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In Black Sun, Julia Kristeva addresses the subject of melancholia, examining this phenomenon in the context of art, literature, philosophy, the history of religion and culture, as well as psychoanalysis. She describes the depressive as one who perceives the sense of self as a crucial pursuit and a nearly unattainable goal and explains how the love of a lost identity of attachment lies at the very core of depression's dark heart.
In her discussion she analyzes Holbein's controversial 1522 painting "The Body of the Dead Christ in the Tomb," and has revealing comments on the works of Marguerite Durgaas, Dostoyevsky and Nerval. Black Sun takes the view that depression is a discourse with a language to be learned, rather than strictly a pathology to be treated.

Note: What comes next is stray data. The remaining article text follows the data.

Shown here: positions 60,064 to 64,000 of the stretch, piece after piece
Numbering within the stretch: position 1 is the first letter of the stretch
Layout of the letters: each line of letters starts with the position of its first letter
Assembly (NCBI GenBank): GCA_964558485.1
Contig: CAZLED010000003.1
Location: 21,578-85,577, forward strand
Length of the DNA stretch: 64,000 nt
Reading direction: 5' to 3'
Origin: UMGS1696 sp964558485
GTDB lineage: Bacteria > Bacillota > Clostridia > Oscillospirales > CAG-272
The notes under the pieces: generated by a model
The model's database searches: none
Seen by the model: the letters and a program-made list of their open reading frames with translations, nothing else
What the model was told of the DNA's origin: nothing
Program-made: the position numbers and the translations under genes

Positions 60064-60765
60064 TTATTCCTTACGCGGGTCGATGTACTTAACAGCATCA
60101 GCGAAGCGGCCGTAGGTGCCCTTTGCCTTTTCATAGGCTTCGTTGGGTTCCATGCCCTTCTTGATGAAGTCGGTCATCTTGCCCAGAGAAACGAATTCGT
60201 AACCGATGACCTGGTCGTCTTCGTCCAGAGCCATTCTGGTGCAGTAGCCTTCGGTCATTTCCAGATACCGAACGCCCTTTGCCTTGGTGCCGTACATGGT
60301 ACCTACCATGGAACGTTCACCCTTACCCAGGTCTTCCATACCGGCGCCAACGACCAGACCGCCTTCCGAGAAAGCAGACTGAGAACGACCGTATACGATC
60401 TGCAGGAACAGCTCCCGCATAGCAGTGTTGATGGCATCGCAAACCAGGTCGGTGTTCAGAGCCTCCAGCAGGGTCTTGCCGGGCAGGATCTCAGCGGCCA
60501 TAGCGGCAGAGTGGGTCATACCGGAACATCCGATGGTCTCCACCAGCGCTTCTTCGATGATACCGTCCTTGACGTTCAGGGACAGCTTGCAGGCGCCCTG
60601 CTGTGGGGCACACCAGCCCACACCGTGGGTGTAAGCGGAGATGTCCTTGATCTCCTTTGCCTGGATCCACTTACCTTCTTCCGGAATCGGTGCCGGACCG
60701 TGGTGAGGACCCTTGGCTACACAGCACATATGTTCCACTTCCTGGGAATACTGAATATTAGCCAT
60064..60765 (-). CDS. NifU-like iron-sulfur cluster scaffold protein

Columbia University Press
Julia Kristeva, author of many books on psychoanalysis and literature, explains here how the love of a lost attachment or identity lies at the core of depression's dark heart.